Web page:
Simulation of engine faults and their impact on emissions and vehicle performance for a liquefied petroleum gas taxi

Document Type

Journal Article

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Emissions, Fault simulation, High emitting vehicles, Inspection and maintenance, Training programmes




© 2020 Elsevier B.V. The deterioration of emissions control systems in a spark ignition engine is predominantly a gradual process of wear and tear occurring as vehicles accumulate mileage. As new innovations in engine and emissions technology have been progressively introduced to meet lower emissions targets, the impact of gradual deterioration of hardware has become more challenging to identify and quantify in the repair industry. When a pioneering emissions control programme utilising remote sensing to detect high emitting gasoline and liquefied petroleum gas (LPG) vehicles was to be introduced in Hong Kong, it became apparent the repair industry needed specialised training to assist with identifying the types of failures which would lead to high vehicle emissions. To identify the impact of hardware deterioration and failures, a Toyota Crown Comfort LPG taxi was used to demonstrate simulated failures of engine hardware systems to measure their impact on emissions, fuel consumption and drivability using a chassis dynamometer. This novel study simulated a broad range of deterioration and failures covering the intake, fuel supply, ignition, and exhaust systems. The results of the study showed significant THC and CO increases of up to 317% (0.604 g/km) and 782% (5.351 g/km) respectively for a simulated oxygen sensor high voltage fault and a sticky mixture control valve. The largest increase in NOx emissions was for restricted main fuel supply in the LPG vapouriser, producing an increase of 282% (1.41 g/km). Fuel consumption varied with increases of up to 15.5%. Drivability was impacted with poor idle from a number of faults and especially by a worn throttlebody which produced rough acceleration characteristics as well. This study clearly highlights the importance of having properly maintained emissions and engine hardware systems to achieve optimal fuel economy and compliant emissions levels, which could be reproduced in other regions for prescribed emissions regulation.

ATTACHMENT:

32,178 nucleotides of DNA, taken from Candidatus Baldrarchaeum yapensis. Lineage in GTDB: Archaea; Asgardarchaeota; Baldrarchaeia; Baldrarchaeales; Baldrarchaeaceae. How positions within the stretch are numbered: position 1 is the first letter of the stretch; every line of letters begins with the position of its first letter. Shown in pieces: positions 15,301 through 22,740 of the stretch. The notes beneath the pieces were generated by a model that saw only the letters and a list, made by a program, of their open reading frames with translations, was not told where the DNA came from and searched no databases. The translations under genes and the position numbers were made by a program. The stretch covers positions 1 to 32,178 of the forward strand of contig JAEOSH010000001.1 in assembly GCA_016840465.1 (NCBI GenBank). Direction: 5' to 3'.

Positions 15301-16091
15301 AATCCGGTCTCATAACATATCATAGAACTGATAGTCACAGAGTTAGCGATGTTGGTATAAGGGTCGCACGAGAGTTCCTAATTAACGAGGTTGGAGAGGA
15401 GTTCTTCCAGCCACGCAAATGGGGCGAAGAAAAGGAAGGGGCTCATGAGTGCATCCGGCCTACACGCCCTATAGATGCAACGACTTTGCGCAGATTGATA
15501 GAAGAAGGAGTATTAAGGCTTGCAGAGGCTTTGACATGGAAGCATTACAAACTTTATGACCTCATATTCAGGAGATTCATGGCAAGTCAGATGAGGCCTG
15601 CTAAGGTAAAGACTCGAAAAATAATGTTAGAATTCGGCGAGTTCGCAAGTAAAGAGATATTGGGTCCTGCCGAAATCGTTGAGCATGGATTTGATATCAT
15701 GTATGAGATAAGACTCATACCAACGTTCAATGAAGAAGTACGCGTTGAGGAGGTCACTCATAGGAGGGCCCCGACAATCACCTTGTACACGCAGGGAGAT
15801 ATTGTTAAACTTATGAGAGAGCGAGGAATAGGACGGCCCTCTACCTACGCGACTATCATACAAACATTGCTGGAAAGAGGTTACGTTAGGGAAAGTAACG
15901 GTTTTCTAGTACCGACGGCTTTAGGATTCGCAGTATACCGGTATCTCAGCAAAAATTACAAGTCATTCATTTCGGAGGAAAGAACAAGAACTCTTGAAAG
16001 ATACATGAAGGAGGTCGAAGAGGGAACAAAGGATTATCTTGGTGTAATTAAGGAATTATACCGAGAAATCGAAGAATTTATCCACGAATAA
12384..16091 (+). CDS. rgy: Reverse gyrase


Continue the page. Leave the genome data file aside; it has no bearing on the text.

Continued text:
Source Publication

Science of the Total Environment

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